Re: Second Coronial Inquiry into Death of Corporal Hughes
[This follow is based on text recoginition of the Crown Law release (PDF) and may contain errors. Please refer to the original.]
1 October 2013
MEDIA STATEMENT FROM DEPUTY SOLICITOR-GENERAL, CROWN LAW OFFICE CONCERNING REQUEST FOR A SECOND CORONIAL INQUIRY INTO THE CIRCUMSTANCES SURROUNDING THE DEATH OF CORPORAL DOUGLAS HUGHES OF THE NEW ZEALAND DEFENCE FORCE
On March S 2015, the Solicitor-General received a request from Ms Poa to consider ordering a second Coronial Inquiry into the circumstances surrounding the death of her son, Corporal Douglas Hughes of the New Zealand Defence Force (NZDF). On 14 March 2013, the Solicitor-General received a similar request from Andrew Little and the Honourable Phil Goff, the respective Labour Party spokespeople for justice and Defence at that time.
Both requests were made under section 95 of the Coroners Act 2006 (“the Act”), which provides for the Solicitor-General, or the High Court, to order an inquiry in instances where the Coroner has failed or refused to do so. Pursuant to section 9C (2) of the Constitution Act 1986, the Solicitor-General delegated the consideration of both applications to me, in my capacity as Deputy Solicitor-General.
Prior to providing my decision, I wish to clarify that the Crown Law Office does not routinely make public statements regarding cases in progress or decisions under consideration. However, an exception to that principle seems appropriate in this instance, given the particularly strong media and public interest in the circumstances surrounding the death of Corporal Hughes and the resulting Inquiries.
I also wish to clarify the purpose of a Coronial Inquiry. Sections 4(2) and 57 of the Coroners Act together articulate the specific objectives a Coronial Inquiry must fulfil. Its function is to determine t_he facts surrounding cause of death and to make recommendations that assist in the prevention of similar deaths. Although an inquiry addresses sensitive information, it does not seek to apportion blame or function as a general public inquiry.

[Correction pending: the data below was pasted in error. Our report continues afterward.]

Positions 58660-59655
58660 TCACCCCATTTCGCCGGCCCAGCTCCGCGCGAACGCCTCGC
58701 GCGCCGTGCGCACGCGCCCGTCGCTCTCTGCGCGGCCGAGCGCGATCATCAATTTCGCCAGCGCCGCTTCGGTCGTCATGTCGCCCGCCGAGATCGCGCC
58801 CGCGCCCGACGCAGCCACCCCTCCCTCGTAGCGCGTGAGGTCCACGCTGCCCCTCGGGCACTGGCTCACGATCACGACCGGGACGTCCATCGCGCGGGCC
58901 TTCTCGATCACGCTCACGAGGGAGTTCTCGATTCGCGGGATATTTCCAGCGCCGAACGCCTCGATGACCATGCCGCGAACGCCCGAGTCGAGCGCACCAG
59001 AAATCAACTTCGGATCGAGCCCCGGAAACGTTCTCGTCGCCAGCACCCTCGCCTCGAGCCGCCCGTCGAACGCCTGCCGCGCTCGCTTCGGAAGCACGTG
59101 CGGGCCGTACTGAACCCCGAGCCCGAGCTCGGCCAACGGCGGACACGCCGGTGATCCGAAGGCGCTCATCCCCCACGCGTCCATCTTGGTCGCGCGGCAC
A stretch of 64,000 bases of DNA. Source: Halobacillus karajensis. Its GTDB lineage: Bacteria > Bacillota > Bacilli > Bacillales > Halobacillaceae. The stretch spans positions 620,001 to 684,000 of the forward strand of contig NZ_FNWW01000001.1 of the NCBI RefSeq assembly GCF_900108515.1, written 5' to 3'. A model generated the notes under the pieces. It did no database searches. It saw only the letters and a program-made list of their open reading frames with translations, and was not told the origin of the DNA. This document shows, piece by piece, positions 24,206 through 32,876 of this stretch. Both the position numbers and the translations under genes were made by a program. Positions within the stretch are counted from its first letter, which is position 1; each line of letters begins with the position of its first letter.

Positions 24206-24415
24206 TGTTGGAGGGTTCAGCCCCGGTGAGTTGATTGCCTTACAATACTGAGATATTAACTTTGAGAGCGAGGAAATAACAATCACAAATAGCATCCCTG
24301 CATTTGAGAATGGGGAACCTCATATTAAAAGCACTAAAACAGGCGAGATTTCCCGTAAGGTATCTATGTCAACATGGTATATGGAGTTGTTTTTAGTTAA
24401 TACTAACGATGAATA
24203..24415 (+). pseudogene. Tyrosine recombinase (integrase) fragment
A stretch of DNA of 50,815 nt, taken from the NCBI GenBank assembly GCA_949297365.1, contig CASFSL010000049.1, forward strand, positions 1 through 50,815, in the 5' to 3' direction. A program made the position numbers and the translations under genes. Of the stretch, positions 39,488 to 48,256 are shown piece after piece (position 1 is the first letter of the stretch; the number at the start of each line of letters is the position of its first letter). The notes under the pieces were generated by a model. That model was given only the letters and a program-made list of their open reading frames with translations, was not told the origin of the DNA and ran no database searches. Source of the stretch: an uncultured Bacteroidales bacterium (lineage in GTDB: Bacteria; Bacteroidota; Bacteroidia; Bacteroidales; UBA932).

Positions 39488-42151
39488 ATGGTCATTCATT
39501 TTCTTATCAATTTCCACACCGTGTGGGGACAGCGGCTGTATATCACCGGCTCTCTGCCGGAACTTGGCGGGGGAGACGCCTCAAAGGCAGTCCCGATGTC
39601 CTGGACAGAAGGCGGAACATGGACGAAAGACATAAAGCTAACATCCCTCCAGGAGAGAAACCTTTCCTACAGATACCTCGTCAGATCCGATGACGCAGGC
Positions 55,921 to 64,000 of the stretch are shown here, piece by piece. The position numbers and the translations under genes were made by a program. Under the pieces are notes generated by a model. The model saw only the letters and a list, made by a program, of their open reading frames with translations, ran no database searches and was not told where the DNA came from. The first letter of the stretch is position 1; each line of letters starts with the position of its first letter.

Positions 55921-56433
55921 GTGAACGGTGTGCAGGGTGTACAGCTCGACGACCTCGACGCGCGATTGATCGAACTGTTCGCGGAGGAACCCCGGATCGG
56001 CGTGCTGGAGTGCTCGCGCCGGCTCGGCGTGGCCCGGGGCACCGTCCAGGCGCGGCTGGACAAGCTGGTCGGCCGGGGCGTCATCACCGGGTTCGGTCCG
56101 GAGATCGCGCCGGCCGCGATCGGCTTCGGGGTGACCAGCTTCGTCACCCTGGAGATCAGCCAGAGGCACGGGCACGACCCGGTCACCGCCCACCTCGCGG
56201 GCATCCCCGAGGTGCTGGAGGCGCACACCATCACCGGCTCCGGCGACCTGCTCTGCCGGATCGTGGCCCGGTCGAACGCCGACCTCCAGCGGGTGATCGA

The examination of the circumstances surrounding the death of Corporal Hughes was initially referred to Coroner Matenga, who opened an Inquiry into the matter. This Inquiry was subsequently adjourned, pursuant to section s 69 of the Act, pending the completion of a New Zealand Defence Force (N ZDF) Court of Inquiry into the same matter.
The NZDF Court of Inquiry provided its final report on 11 October 2012. After considering this report, Coroner Matenga decided, in accordance with s 70(2) of the Act, not to resume the original inquest - being satisfied that both the process and outcomes of the NZDF Court of Inquiry had fulfilled the purpose of a Coronial Inquiry, as defined within sections 4(2) and 57 of the Coroners Act.
In making my own decision upon the requests received from Ms Poa, Mr Little and Hon. Phil Goff, I have essentially considered whether Coroner Matenga’s decision not to resume his Inquiry was correct.
I note that section 95 of the Act, under which I received both requests, does not apply to these circumstances. Coroner Matenga did not refuse to conduct an inquiry. Rather, he opened and suspended one in accordance with the provisions of the Coroners Act.
Therefore, I have considered both requests under section 97 of the Act, which provides for the Solicitor-General, or High Court, to order a second inquiry if deemed justified due to "fraud, rejection of evidence, irregularity of proceedings, or discovery of new facts, or for any other sufficient reason”.
The decision whether to exercise my powers under this provision has been approached with the utmost care and responsibility. I have taken into account the full range of facts and evidence and applied the appropriate legal tests - including a robust assessment of all relevant statutory provisions, principles issuing from similar previous matters, interests of justice considerations, and the level of independence demonstrated by the NZDF Court of Inquiry. I have also carefully considered whether information provided to me by the family of Corporal Hughes constituted new evidence, whether its admission in the Court of Inquiry would have materially altered the Inqui.ry’s findings, conclusions and recommendations, and whether a procedural irregularity occurred due to the presentation of this information not being sought by the Court of Inquiry.
Based on these considerations, I have concluded that the information I received from Corporal Hughes’ family does not constitute new evidence under section 97 of the Act and would not have materially altered the Court of Inquiry’s outcomes. Nor have I found an example of irregularity or insufficient independence in the original proceedings that would justify a further inquiry. I have therefore determined that a second Coronial Inquiry into the death of Corporal Douglas Hughes is not in the overall interests of justice.
In concluding this statement, I wish to acknowledge the particularly difficult circumstances that surround cases such as the death of Corporal Hughes. I do extend my sympathy to Ms Poa and her family.